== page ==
Tips in buying used cars in auto auctions
Here at Topspeed.com, we will give you the best advice in buying a used car in auto auctions. Whether it is an online or actual car auction, we will be there to provide you useful and practical tips. Different kinds of scams and swindles are done by many used car dealers in an auto auction. In addition, auto auctions are a great place for flooded, scrapped, and junked cars. So, you should be aware of these misfits. However, there are also good guys that transact business with you in a rightful manner – but be always careful.
The first thing to do when buying a used car in an auction is to verify the car’s title check. There are many available online car title check systems in the internet. For instance, CARFAX has more than one billion car title documentations in its database.
You should also remember that when you transact business in any auctions, you will also have to pay a buyer’s premium aside from the amount you will pay for your winning bid. The price rate for a buyer’s premium differs from each other. There are auction houses that charges 5 to 10 percent buyer’s premium based on the amount of the winning bid. So in effect, if you just won an auction and bid US $10,000 and the auction house has a 10 percent buyer’s premium rate, the total amount you will pay is US $11,000 (added -> US $1,000 as the buyer’s premium rate).
The best alternative for buying a used car in an auto auction would be buying it in a car rental company. Car rental companies can be a great source of second hand cars because most of there vehicles are well maintained and perfectly cared for. Usually, car rental companies will sell most of its vehicles if it is already two years old. Because of this, most of their sold used cars will still have its manufacturer warranties. However, you should still be aware and cautious about buying a used vehicle in a car rental company. At pricing, most car rental companies will not bargain or negotiate for a car’s amount. Nevertheless, if you still want to buy a used car in an auto auction, just remember these convenient details.
1. Most auto auctions need a bank draft as a payment for your purchase of the used vehicle; this also includes the buyer’s premium rate.
2. You should try to verify the used car’s vehicle identification number (VIN) using CARFAX’s online confirmation system.
3. Go with the colors. You should see to it that the used car’s contract has evidently declared as having the yellow, green, or red light. These colors are placed at the back of the auctioneer. They specify the condition and type of the used car’s title.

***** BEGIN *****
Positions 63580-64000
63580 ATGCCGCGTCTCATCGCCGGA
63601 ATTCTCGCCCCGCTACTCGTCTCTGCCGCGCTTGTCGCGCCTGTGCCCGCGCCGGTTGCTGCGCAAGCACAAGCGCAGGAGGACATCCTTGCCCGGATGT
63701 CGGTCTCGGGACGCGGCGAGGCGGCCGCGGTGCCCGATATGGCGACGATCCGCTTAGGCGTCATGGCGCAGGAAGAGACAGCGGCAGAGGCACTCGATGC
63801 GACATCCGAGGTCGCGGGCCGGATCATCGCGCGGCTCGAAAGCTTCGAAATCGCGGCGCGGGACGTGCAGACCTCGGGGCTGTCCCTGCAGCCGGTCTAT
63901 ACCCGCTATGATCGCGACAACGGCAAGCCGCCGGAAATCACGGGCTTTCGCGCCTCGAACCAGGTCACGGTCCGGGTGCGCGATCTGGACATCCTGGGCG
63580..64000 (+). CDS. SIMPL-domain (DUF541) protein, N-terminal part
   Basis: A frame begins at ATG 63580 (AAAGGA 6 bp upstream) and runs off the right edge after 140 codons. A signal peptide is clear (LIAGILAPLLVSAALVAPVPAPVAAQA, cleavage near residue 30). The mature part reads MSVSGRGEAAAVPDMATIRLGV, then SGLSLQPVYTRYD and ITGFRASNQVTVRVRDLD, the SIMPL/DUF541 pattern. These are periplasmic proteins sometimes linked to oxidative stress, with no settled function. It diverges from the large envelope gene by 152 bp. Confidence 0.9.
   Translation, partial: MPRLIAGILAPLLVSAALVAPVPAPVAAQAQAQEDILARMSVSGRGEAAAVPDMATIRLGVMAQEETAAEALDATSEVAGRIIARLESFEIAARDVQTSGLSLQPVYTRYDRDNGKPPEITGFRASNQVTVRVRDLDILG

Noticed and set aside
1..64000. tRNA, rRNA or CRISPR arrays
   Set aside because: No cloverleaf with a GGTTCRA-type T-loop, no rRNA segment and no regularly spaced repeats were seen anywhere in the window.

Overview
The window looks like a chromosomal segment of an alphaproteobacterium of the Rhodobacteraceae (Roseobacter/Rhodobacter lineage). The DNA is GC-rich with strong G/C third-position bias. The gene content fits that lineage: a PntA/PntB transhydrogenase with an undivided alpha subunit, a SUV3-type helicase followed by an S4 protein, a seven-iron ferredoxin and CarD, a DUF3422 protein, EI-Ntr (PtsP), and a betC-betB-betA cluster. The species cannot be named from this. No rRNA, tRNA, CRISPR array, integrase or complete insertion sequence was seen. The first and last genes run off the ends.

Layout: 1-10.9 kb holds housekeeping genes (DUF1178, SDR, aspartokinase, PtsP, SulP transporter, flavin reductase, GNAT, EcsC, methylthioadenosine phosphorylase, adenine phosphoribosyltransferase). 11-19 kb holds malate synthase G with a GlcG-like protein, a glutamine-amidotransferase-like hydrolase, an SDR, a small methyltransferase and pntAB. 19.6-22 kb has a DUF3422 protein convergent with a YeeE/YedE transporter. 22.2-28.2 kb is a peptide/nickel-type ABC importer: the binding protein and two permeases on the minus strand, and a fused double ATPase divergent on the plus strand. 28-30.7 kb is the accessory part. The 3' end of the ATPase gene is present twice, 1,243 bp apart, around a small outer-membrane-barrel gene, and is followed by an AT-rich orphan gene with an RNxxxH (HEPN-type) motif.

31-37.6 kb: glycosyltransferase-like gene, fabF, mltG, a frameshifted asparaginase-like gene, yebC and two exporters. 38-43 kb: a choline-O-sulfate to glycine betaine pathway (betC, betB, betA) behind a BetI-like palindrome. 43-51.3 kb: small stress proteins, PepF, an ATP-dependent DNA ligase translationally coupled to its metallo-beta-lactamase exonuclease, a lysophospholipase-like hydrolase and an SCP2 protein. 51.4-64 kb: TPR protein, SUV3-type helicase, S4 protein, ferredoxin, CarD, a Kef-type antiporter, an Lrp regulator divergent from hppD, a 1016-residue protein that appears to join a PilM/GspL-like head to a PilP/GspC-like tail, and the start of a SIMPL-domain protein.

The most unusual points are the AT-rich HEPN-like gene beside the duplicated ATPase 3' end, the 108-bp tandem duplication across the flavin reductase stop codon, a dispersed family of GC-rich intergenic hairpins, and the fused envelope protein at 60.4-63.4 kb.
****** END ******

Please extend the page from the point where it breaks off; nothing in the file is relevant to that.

a.Yellow light – categorizes the used car’s title as having a little or minor damage. To many auto auction experts, this color also signifies that the used car’s title is in “transit” mode; meaning you can not have the title right away.
b.Green light - categorizes the used car’s title as OK; meaning the title is in good condition.
c.Red light - categorizes the used car’s title as having a major damage. It also means that the used car is either rebuilt and / or its actual mileage has been tampered. Red light cars also have the tendency to be wrecked. For this reason, most used cars with the red light title have a very low price. Only experienced auto auction buyers can deal with red lights.
4. The earliest bird catches the best worm. As a good advice, you should be early in any auctions so that you will have the time to prepare and scout for a potential used car. If you come two or three hours after the auction house has opened, you could be distracted by the crowd or your desired used car was already purchased by another buyer.
5. If you are in a public auction, you should have at least one of the following auto price guide books: Edmunds, Kelley Blue Book, and / or NADA.
6. If you are in a wholesale auction, you should have a Black Book. This guide is handy and can be acquired through a monthly subscription. It is like a Kelley Blue Book but limited in its data. However, it covers a wide range of regional info about used cars. It records a car’s model with its corresponding market value if the used vehicle is in good, excellent, or fair condition. Its price list is updated monthly. If you are a private buyer, the Black Book is not for you because it is only for car dealers. Moreover, wholesale auto auctions are exclusive for car dealers. They do not allow private buyers.
7. If you found the used car that you like, thoroughly inspect and open all its parts. This includes the used car’s hood, doors, windshield, tires, trunk, car seats, and roof. You should also check the used car’s vehicle identification number (VIN) sticker and matched it using CARFAX’s online confirmation system.
8. You should ask the used car seller or the dealer when you can have the car’s title. Do not transact business with sellers or dealers who will give you their car’s title much longer.
9. Very important reminder: you are not only paying for the used car’s auction value, you are also paying for the auction house’s buyer’s premium rate.
10. Do not pay too much in an auction. Be price conscious. Just always remember that you are in an auto auction because you want to save money and not increasing the used car’s bid amount.
11. There are some US states that require several environmental checkups in giving a used car a title. For instance, California implements a Gross Polluter Check for every used car. So, you should see to it that the used car you are buying has passed the mentioned environmental checkup system.